UC’s ten campuses at Berkeley, Davis, Irvine, Los Angeles, Merced, Riverside, San Diego, San Francisco (post grad only), Santa Cruz and Santa Barbara provide exciting environments that foster world-class educational and research opportunities, and generate a wide range of benefits and services that touch the lives of Californians every day.
General Application Requirement: High school transcript.
For more information about applying to a University of California school, please visit:

Historically Black Colleges and Universities (HBCU) are schools that were founded on the belief that every individual deserves access to a college or higher education in the early 1800s.

Over 100 public and private schools have earned the HBCU designation from The US Department of Education. Today HBCUs serve students of all races. HBCUs also offer many scholarship opportunities. Learn more on our Scholarships webpage at:

To explore HBCUs by State, please visit:

Image of lgbtq flag  LGBTQ - SAFE SCHOOLS

Students have many options of nationwide LGBTQ-friendly colleges and universities that build future leaders, among safer and inclusive campuses and communities.  Although the rights and acceptance of the LGBTQ community has shown progress, discrimination and intolerance still exists. Thankfully, several rights organizations have stepped forward to help LGBTQ students feel encouraged to embrace who they are and pursue their dreams including going to college. There are also many scholarships available for LGBTQ Students - review your options on our Scholarships webpage, at:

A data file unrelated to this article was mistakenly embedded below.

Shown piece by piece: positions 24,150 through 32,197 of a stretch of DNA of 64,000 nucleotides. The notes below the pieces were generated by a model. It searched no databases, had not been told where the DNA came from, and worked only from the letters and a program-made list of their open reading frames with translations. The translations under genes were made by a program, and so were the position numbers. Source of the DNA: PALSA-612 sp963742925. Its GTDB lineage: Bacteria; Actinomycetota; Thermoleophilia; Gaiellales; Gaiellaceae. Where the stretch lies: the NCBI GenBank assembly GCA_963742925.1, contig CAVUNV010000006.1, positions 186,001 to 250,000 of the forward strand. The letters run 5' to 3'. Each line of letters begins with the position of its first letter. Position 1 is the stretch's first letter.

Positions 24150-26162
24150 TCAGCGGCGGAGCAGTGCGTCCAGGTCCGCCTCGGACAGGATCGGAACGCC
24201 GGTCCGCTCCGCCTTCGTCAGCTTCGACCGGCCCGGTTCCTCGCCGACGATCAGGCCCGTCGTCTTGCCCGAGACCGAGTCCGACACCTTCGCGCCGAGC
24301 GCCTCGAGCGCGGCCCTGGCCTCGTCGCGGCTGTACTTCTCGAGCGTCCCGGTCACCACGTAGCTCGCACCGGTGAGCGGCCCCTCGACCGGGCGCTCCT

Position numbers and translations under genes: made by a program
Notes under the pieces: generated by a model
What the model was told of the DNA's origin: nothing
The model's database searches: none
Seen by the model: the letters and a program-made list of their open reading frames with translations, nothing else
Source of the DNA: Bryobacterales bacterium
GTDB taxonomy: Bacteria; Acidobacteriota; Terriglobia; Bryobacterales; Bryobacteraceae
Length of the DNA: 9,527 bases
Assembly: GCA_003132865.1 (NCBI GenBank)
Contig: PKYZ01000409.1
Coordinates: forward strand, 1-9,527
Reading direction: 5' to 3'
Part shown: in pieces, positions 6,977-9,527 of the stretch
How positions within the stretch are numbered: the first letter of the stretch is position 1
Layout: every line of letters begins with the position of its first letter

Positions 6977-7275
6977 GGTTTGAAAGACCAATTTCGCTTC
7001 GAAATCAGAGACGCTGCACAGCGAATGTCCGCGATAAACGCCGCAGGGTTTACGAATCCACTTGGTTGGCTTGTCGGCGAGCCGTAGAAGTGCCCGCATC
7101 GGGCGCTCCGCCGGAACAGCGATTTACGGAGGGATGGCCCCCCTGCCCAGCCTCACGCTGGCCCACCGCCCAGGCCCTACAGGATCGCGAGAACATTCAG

Learn more about LGBTQ Safe School options by reviewing the following resources:

LGBTQ Student Guide:

Building Campus Pride:

Safezones in Colleges:

LGBTQ-Friendly Colleges by State:

Top LGBTQ Colleges:

Most colleges now prefer (or require) students to apply electronically. Many of these colleges use either the Common Application or Universal College Application. Check to see if a college accepts one of these applications before completing the university-specific application. Always ensure you complete these applications having first registered them on Naviance. To access Del Mar's Naviance webpage, visit:
You are able to apply to multiple colleges at once - instead of creating an individual application to each college - with the Common and Universal College Application forms. Note: more information on these applications and links to websites offering assistance are included in a separate section on this webpage.
Application Requirements & Notes:  Most require ACT or SAT (some colleges do not). Many require SAT subject tests. Make sure you know if a university requires a "supplement," which is generally listed on the application's website.